Green Violetear on a routine trip to San Diego

Note the blue tail when you see the Green Violetear

Note the blue tail when you see the Green Violetear

I took advantage of a mostly dry day in this El Niño year to see if vehicles can now get down to nearby San Diego. After the excitement of the trek up the Turrialba Volcano earlier in the week, birding in my patch was expected to be perhaps less than thrilling. Surprise surprise! The porterwood hedge at Carlos Luis’s little house before the drop down to San Diego produced not only a female Scintillant Hummingbird (Selasphorus scintilla) but also a Green Violetear (Colibri thalassinus), who sat and preened for a good while. Plumage of males and females of this species is essentially identical.  The photograph above is from Karel Straatman‘s collection of Costa Rican bird photos and clearly shows the main field mark, the violet patch behind and below the eye. This was only my second Green Violetear sighting but for me the first field mark was the lovely dark blue tail. The dry trill heard when it is in flight is also quite different from the sounds made by our local hummer, the Rufous-tailed Hummingbird. This particular bird exhibited strange behaviour, moreover, in that, when perched, it twisted back its head almost in a contortion, rather like a male Great-tailed Grackle during courtship.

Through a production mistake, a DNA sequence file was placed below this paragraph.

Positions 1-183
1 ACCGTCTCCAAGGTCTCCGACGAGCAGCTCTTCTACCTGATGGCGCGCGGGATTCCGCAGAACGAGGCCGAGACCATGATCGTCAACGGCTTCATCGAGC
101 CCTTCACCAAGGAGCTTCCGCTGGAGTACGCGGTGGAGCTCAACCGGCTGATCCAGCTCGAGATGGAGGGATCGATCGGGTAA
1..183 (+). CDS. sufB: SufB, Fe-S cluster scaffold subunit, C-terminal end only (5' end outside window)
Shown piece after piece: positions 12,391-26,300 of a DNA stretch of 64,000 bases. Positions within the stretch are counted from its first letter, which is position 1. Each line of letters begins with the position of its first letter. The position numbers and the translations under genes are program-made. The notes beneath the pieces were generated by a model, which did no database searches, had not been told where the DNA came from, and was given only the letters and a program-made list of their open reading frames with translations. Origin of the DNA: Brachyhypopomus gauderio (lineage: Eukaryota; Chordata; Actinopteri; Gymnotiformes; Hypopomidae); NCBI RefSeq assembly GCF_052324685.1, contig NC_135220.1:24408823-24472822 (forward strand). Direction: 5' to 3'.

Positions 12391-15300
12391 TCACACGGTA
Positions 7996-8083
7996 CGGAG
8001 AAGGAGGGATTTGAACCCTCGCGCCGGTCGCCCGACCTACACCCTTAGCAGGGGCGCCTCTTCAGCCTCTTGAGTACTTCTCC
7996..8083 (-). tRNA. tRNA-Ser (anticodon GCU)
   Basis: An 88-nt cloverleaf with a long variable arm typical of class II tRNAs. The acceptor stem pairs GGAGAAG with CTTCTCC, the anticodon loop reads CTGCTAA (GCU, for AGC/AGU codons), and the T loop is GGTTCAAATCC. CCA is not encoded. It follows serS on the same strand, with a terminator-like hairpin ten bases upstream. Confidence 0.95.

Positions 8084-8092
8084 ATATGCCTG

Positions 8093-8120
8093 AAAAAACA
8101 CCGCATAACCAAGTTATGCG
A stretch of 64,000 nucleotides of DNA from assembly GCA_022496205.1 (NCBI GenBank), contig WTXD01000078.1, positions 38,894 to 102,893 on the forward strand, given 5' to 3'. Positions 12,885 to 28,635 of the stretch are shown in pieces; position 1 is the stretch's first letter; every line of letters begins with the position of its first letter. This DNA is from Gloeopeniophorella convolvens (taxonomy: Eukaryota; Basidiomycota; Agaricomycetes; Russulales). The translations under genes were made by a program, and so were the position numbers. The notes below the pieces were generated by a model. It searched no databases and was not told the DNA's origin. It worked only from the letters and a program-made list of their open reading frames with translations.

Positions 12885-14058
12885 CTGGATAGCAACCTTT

This sighting encouraged me to walk all the way down to San Diego, where the massive mudslides have now been pushed aside, to try my luck further. Here is my species list for San Diego for today:

  1. Gray-headed chachalaca
  2. Cattle egret
  3. Black vulture
  4. Roadside hawk (great close-up view)
  5. Red-billed pigeon (in numbers now again)
  6. White-tipped dove
  7. Groove-billed ani
  8. Crowned woodnymph
  9. Emerald toucanet (3 birds, very nice)
  10. Keel-billed toucan
  11. Yellow-bellied elaenia
  12. Scale-crested pygmy-tyrant
  13. Common tody-flycatcher
  14. Great kiskadee
  15. Social flycatcher
  16. Tropical kingbird
  17. Brown jay
  18. House wren
  19. Stripe-breasted wren
  20. Plain wren
  21. Orange-billed nightingale-thrush
  22. Clay-colored thrush
  23. Tropical parula
  24. Passerini’s tanager
  25. Golden-hooded tanager
  26. Bay-headed tanager
  27. Green honeycreeper
  28. Variable seedeater
  29. Melodious blackbird
  30. Montezuma oropendola

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